Freelance artist, Micaela Levesque, wears a moldavite necklace around her neck as a lucky charm. The rare green gemstone, initially formed from a comet, is thought to propel its owners toward their destiny.
Self-described as a “careful observer,” Micaela is constantly formulating ideas and, above all, she’s motivated to create an abundant, meaningful life for herself.
“Art fits me because the opportunities are limitless,” Levesque shared. “I like designing my own life — one that isn’t so conventional.”
Self-taught with a spray can and paintbrush, Micaela uses bold colors, brilliant texture, and significant symbolism, leaving no detail left behind. Levesque’s brush strokes speak beyond the canvas, and her fixed facial expressions evoke all too familiar truths. Her work captures the authenticity of the human experience, and her art inspires conversations while connecting with inclusive audiences. Mixing vibrant paint colors with valuable messages, Micaela Levesque creates public art pieces with presence.
An Early Start to Art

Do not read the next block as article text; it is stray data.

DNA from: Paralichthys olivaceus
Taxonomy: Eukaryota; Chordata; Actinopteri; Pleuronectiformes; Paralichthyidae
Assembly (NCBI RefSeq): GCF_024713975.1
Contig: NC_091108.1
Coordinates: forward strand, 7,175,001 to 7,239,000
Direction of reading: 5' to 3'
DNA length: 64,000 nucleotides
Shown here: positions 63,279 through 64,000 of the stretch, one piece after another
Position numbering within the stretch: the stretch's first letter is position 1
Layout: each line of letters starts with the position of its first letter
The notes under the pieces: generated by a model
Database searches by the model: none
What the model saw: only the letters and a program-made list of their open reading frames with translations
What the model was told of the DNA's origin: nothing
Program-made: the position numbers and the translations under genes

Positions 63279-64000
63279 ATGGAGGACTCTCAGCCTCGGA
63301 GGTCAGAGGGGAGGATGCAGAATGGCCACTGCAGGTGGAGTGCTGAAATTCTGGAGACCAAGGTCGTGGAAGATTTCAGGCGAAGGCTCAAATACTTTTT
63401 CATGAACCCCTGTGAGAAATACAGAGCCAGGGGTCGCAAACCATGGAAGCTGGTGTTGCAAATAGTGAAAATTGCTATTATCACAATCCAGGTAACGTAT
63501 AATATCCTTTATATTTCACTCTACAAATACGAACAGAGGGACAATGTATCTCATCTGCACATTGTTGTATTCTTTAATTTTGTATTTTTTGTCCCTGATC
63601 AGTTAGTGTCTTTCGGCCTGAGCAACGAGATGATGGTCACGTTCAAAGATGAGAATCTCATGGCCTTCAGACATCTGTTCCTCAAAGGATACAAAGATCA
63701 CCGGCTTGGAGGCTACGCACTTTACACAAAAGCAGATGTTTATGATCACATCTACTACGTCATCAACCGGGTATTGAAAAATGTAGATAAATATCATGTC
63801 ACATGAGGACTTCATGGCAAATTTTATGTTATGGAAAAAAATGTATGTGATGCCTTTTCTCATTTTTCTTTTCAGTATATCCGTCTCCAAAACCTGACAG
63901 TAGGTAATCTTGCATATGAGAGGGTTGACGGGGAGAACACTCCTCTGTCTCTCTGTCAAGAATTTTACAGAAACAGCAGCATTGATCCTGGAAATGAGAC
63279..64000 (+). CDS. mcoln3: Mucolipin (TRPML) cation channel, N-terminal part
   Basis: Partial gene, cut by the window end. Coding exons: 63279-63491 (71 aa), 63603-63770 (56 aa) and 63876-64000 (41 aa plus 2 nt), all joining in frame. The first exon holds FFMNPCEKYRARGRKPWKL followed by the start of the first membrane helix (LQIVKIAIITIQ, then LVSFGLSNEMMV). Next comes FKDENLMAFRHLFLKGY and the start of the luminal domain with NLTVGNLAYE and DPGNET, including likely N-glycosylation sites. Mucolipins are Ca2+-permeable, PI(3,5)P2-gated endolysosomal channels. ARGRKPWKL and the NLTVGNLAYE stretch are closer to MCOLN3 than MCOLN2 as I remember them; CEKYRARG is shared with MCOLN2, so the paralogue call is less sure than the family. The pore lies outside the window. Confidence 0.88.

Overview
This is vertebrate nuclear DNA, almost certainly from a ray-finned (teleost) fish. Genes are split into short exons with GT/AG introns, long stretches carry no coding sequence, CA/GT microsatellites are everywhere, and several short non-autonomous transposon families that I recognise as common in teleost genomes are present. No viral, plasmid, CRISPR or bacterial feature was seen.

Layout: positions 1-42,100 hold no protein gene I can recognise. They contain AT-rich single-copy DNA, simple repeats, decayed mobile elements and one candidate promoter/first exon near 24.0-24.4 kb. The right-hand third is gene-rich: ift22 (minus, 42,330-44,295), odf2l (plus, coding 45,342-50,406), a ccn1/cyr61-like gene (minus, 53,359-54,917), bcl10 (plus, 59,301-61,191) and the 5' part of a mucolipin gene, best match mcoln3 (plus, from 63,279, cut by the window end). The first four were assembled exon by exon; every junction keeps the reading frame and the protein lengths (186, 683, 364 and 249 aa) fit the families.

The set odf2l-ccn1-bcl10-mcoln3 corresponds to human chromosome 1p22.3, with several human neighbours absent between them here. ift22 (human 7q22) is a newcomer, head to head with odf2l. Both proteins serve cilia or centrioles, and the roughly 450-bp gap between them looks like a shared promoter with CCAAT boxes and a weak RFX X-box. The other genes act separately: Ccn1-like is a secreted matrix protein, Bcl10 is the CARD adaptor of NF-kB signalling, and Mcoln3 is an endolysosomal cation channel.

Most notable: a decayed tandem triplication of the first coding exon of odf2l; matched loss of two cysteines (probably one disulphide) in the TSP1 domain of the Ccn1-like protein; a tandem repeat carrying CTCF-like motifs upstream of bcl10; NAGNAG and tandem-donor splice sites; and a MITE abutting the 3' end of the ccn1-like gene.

“I was somewhat introverted as a kid,” she admitted. “While others were busy talking, I allowed my mind to wander and imagination to flourish.”
Dedicated, design-oriented, and innately in tune with improving the world around her, at 16 years old, Micaela fell in love with painting in public spaces after local restaurant owners commissioned her to paint El Yunque — a famous waterfall in a Puerto Rican national park.
In high school, Micaela’s art teacher introduced her to oil paints, giving her the space she needed to create her own world on canvas.
“I enjoy everything about oil painting,” Levesque detailed. “— Applying the paint, layering, the mediums and the varnishes, mixing my palette, and the rich pigments — seeing the brush strokes is the best part.”
Micaela enjoys connecting with other creatives, meditation, and scuba diving. A fan of exploring the unknown, surprises, and problem-solving, Micaela appreciates extreme, adrenaline-pumping experiences, and she lives for unpredictable adventures — ones where you never know what’s coming next.